19 July 2009

Frank Swettenham and the founding of the FMSR


The formation of the Federated Malay States (FMS) in 1896 led to a centralisation of Residential power and improved coordination of development in the new founded federation. In the same year, the newly appointed residents-general of the FMS, Frank Swettenham, proposed a master plan to extend and connect railway networks within the FMS and Province Wellesley.

Swettenham's proposal encompassed three phases: The first was to be the construction of a "development" line towards the north that would connect Perak's railways with those of Selangor's and the Province Wellesley's, while running through valuable but underdeveloped land in between; the second phase consisted of an extension of the line to Kuala Lipis, Pahang's then administrative capital, to promote the development of the state's mineral industry; the third section was to be a southwards extension from the Selangor Railway's southern terminus in Cheras to Seremban, connecting Selangor Railway to Sungei Ujong Railway and providing direct connectivity from Prai to the north to Port Dickson to the south.

Swettenham's proposal was approved by the Colonial Office under the justification wide-ranging transport linkages would allow access to land for use in agriculture and diversify the region's sources of revenue, while improving administrative efficiency by linking the FMS with the Straits Settlements (widening the scope of the plan to include additional linkages to the Straits Settlements of Malacca and Singapore).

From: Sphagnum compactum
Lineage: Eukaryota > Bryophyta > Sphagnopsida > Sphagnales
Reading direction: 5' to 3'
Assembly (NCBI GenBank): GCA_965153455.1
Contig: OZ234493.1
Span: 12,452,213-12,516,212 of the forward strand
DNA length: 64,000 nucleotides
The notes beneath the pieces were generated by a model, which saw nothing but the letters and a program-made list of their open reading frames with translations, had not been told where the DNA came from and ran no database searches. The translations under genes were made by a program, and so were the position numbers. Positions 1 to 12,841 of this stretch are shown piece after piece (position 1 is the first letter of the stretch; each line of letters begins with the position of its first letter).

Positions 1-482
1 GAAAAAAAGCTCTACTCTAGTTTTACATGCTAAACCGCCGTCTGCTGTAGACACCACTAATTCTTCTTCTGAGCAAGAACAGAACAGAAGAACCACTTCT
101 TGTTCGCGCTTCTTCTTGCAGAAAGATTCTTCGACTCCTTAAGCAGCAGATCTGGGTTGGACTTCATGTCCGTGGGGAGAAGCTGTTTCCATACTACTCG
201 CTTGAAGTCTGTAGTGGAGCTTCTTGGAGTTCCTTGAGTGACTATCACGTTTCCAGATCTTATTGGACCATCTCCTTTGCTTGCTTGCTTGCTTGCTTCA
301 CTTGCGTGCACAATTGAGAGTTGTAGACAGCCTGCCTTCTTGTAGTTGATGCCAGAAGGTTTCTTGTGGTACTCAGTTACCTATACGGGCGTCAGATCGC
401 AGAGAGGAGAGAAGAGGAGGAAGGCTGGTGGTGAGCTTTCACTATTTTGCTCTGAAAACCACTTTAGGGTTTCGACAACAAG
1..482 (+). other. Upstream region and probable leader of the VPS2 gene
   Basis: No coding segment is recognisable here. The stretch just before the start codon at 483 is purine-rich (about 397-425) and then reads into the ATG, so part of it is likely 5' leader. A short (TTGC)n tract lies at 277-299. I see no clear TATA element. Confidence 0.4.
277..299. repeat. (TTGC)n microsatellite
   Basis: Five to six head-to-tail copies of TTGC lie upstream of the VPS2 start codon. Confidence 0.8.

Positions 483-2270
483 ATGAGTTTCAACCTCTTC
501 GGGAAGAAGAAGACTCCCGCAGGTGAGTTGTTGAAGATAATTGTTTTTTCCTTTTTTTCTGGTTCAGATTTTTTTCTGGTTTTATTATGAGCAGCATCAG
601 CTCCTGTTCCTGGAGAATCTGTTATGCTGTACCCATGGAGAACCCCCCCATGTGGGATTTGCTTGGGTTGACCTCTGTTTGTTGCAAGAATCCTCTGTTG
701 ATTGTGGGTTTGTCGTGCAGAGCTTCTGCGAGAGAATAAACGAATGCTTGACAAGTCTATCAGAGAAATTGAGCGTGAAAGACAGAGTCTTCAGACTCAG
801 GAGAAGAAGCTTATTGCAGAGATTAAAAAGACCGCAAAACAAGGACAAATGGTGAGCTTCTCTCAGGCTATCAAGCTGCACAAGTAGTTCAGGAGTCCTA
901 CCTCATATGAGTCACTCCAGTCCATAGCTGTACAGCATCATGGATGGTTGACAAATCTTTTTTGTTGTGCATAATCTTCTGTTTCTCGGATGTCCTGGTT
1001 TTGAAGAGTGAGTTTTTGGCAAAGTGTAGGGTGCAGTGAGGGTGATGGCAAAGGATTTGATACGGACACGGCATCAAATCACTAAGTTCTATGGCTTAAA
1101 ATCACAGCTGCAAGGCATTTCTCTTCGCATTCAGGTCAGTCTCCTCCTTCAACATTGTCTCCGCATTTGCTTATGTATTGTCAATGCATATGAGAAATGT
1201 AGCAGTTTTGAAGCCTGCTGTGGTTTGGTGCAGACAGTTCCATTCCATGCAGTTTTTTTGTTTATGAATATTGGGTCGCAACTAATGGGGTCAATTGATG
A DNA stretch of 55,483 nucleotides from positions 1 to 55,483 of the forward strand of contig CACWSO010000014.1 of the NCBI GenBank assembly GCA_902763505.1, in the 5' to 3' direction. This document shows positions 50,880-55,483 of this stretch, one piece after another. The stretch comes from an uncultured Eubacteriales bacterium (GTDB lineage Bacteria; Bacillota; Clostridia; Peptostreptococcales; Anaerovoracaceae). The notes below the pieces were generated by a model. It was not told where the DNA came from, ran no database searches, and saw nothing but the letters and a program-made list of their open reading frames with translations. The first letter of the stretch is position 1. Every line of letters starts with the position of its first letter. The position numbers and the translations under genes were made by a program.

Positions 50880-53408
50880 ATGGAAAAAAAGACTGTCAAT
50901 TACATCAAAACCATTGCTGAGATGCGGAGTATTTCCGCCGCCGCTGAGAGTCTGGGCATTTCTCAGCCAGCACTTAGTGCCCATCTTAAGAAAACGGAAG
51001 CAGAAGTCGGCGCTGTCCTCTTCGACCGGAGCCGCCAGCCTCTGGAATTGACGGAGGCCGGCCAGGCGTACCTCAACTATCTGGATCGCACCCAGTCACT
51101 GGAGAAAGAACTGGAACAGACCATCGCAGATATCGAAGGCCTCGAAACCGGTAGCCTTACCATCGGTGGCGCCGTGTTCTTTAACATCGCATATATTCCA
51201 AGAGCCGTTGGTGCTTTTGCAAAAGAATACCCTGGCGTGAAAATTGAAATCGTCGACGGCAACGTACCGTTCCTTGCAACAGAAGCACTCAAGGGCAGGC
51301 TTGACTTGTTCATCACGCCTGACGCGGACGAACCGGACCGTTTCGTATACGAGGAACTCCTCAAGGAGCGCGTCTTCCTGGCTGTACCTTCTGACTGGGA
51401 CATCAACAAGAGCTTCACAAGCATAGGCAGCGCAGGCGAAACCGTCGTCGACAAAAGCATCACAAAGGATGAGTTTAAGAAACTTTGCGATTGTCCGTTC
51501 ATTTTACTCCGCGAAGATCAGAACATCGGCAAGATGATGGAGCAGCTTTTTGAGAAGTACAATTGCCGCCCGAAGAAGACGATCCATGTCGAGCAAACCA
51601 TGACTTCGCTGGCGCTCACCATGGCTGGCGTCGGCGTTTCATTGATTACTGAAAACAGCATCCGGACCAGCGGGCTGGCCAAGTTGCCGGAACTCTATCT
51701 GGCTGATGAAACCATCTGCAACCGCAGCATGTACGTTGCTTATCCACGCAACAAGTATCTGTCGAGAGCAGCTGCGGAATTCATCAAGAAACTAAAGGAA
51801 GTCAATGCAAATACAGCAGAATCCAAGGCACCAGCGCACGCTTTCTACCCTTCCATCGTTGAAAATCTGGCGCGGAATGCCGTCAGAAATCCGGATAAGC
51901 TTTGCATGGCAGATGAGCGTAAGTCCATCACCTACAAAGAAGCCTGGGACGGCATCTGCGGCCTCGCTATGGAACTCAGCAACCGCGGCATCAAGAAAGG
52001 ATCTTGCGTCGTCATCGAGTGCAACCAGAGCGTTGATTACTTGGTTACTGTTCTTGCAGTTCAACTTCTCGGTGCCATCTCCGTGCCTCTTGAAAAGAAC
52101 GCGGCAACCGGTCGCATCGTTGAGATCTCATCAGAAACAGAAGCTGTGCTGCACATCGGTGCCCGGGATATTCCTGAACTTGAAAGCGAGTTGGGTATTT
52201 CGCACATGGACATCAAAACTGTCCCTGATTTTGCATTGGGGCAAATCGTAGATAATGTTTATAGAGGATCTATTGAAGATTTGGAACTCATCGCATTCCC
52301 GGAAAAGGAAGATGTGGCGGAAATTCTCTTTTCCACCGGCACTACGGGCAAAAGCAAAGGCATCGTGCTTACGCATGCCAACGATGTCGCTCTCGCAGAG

Construction of the connections began in 1897 and concluded in 1903 with the Prai-Port Dickson line completed. The FMSR was founded in 1901 in the process, combining assets of Perak Railway and Selangor Railway as the two railway networks were the first to be connected. Management of stations and railways within the two networks were turned over to the FMSR, while locomotives originally operated by the two companies were absorbed into the FMSR and renumbered in July 1901. The amalgamation of other railway companies into the FMSR would follow in the coming years.


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